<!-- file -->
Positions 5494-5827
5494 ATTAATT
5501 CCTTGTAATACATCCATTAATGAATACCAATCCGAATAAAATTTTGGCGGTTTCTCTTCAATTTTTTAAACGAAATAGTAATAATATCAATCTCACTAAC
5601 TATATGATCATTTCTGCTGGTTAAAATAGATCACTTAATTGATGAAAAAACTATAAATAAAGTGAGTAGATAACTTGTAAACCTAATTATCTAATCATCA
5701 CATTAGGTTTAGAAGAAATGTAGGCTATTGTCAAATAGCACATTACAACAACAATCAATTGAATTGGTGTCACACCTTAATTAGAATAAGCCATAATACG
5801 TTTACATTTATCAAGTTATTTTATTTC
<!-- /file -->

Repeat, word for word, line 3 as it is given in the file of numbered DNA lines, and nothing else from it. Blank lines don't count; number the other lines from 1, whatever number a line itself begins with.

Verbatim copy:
5501 CCTTGTAATACATCCATTAATGAATACCAATCCGAATAAAATTTTGGCGGTTTCTCTTCAATTTTTTAAACGAAATAGTAATAATATCAATCTCACTAAC